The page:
Another thing I now do is to preview the coming attractions on my main website. I do this to commit myself to an idea and its execution. Writing and making visual art are about constant decisionmaking, and while the final results are important, they are — in my opinion — mostly a compromise between various decisions made along the way. Understanding literature and art are thus more fully possible when one understands that ideas and expressions do not always come out of thin air, or merely by chance or through innate talent. An artist and a writer are like orchestra conductors, in that we are constantly conducting a huge symphony which consists of many voices, sounds, and ideas. This pertains to even the shortest forms of literature (haiku) and art (minimalism). But do not be deceived; the simplest expressions of literature and art require the most precision and talent. As with music, all sections of a literary or visual composition must be executed with equal mastery. One section cannot seem effortless while others feel belabored. Thus many writers and artists appreciate criticism most from “their literary and artistic colleagues”. They understand more of the total process involved and most likely dare to pose relevant questions and criticisms of interest and help to the writer or artist. For me, exploring the vast area between photorealism and abstraction gives me the most pleasure. The possible degrees of semi-realism are endless. Such expression is provocative because it forces us to step outside of how we think others see us and how we wish to be seen — beyond any photographic moment that is frozen in Time, and more into the psychological aspects of our Being. There are relevant parallels in literature, eg. stream of consciousness writing in novels, various technical diversions in poetry designed to function as asides, or even just to jolt the Reader into another possible reality, etc. And then it is no longer a bad thing to talk about one’s writing process or ideas because the total process is by definition still mysterious and indescribable. But like most modern art museums, just a hint of background information can be the ticket other Thinkers need in order to accompany you on their brief journey into our own Mind and Art.

L’Être et le néant.

“Being = Nothingness”, 40×40 cm., oil on canvas, 2017.

My painting tribute to Sartre (Existentialism), and to Kazimir Malevich (Suprematism): “L’Être = le néant”, 40 x 40 cm., oil on canvas, 2017, Adam Donaldson Powell.

I was so proud after having finally struggled through the abstractions of Sartre’s «L’Être et le néant» as a young man. But alas I then shortly afterwards saw a news documentary on him where he dismissed much of the importance of the book. I was devastated — selfishly so, but still … I get it.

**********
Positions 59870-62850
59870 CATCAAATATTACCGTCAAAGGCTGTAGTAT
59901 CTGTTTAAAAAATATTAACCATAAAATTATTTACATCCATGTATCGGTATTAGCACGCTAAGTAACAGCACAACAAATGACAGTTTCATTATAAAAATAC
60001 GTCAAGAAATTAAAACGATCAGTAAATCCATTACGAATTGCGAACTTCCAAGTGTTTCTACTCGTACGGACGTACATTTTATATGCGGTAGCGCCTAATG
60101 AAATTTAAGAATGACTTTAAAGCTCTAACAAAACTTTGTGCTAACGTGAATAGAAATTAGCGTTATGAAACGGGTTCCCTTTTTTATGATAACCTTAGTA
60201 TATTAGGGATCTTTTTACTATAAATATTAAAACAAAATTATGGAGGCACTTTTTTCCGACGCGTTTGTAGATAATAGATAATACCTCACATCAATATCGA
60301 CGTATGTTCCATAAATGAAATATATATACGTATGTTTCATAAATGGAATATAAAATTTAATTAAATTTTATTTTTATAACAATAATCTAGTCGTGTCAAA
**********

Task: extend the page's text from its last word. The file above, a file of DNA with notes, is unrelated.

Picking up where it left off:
When Dr. Santosh Kumar published his amazing literary criticism of my own literary output I was shocked and embarrassed. It is easier to fight for recognition than to have that rebellious creative instinct squashed by general acceptance and praise. Since then, I have learned that many great innovative and free-thinking authors and artists were/are creative and reactive experimenters rather than geniuses who have discovered «truths embedded in historical stone for an Eternity.» We create as a means of survival in a world which we often are out of tempo with. We need the constant resistance that keeps our creative adrenalin going, as well as a flow of new ideas, new visions and new ways to re-create ourselves … Yes, almost as if our very survival is dependent upon it.

Authors and artists have the right to disassociate themselves even from our own publicly acclaimed “masterpieces”. Just think of how Beethoven cringed at hearing amateurs perform his popular ditties everywhere he went. “Fur Elise”, “Moonlight Sonata” … etc. Nonetheless, I still love the literature of Sartre, Camus, Leduc, Proust, Kafka, Genet etc. — even though I now see their “genius” in the perspective of the times in which they lived, thought and worked.

Verily, we are not primarily artists or authors, but rather Thinkers who use art and literature as a framework to temporarily frame and exhibit the sea of existentialism in which we all float, swim, drown and think. Embracing the concepts voiced by Sartre, Camus, de Beauvoir etc. gives us all the treasured «condemnation to be free». Truly, we are mainly thought, consciousness and Spirit. The rest is meaningfully NON-existent.

— Adam Donaldson Powell

«In irony a man annihilates what he posits within one and the same act; he leads us to believe in order not to be believed; he affirms to deny and denies to affirm; he creatives a positive object but it has no being other than its nothingness.»
— Jean-Paul Sartre, Being and Nothingness

«Art no longer cares to serve the state and religion, it no longer wishes to illustrate the history of manners, it wants to have nothing further to do with the object, as such, and believes that it can exist, in and for itself, without “things” (that is, the “time-tested well-spring of life”).»
— Kasimir Malevich, The Non-Objective World: The Manifesto of Suprematism

«The square is not a subconscious form. It is the creation of intuitive reason. The face of the new art. The square is a living, regal infant. The first step of pure creation in art.
— Kasimir Malevich

homage to malevich
Tribute to Malevich (Oil on canvas).

Emptiness giving birth to Nothingness, oil on canvas, 100×80 cm.

Letting go (of love).
Letting go (of love), 40×40 cm., oil on canvas is about the process of trying to move on — without a loved one. The memories of that person become blurred, the pain is, romanticised, the sense of betrayal and anger gradually become replaced by arrogant self-pity and then denial that love ever was (in fact) mutual. Solace and personal redemption are found written as graffiti on the wall — in the words of Jean-Paul Sartre: “We are condemned to be free” (here in Spanish: “Estamos condenados a ser libres”).

the making of a poet
Dr. Santosh Kumar’s book on the poetry of Adam Donaldson Powell.